Synopses & Reviews
Irish art of the early Christian era is justly celebrated. So, too, are the individual contributions of artists such as Jack B. Yeats. What is perhaps less widely accepted is the existence of a continuing and developing tradition of Irish art from the earliest times to the present day. Bruce Arnold traces the complex evolution of Irish art through three millennia, showing how it has drawn on Celtic, Anglo-Saxon, Norman, Mediterranean and other diverse sources. As the story unfolds, Arnold repatriates Irish artists who are frequently regarded as 'English'--including William Mulready, Daniel Maclise and James Barry--and shows how Irish painting and sculpture, illuminated manuscripts, metalwork and architecture together form a rich and distinctive cultural heritage.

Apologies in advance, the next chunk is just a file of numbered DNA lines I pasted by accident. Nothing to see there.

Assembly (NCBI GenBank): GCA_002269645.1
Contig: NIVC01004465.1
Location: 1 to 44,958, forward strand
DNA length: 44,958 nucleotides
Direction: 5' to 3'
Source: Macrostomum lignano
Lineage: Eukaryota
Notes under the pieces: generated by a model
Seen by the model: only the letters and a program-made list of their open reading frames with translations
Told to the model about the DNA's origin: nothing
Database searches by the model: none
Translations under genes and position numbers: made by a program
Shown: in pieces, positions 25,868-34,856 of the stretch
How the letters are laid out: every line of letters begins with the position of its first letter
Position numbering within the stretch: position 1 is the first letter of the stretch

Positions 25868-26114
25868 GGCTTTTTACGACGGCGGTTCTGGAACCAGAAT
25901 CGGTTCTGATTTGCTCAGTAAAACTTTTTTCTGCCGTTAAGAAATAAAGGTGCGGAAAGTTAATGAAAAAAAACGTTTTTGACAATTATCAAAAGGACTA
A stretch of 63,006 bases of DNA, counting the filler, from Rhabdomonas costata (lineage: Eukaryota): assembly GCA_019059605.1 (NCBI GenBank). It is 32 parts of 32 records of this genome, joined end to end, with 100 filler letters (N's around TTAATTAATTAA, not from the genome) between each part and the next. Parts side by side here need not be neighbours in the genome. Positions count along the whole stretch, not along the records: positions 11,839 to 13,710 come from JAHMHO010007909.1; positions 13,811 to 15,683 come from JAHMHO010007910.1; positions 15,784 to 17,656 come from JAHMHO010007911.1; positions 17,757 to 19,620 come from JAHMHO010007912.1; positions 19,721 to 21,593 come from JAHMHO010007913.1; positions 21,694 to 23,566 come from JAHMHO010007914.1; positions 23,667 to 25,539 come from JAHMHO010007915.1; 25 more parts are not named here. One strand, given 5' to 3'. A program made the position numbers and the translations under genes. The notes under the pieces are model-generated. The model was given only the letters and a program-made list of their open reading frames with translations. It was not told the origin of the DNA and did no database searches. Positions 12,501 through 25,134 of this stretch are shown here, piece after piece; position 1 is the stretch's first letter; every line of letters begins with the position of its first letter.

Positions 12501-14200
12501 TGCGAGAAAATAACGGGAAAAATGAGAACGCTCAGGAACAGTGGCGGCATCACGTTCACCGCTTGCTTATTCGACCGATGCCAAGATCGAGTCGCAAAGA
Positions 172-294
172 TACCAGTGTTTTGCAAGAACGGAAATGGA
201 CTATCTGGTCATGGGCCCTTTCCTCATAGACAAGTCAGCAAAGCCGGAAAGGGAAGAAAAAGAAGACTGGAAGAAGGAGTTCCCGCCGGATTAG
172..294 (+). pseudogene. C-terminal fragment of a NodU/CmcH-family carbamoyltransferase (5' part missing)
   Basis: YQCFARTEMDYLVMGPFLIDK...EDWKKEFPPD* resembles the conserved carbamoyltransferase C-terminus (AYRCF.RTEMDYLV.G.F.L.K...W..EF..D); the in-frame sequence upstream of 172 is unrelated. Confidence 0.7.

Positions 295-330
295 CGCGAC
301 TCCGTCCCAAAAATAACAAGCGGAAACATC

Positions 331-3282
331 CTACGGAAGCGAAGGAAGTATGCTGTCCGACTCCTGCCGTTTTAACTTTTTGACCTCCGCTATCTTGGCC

An historical review of Irish art brings into view the many gifted artists who have been linked to foreign traditions.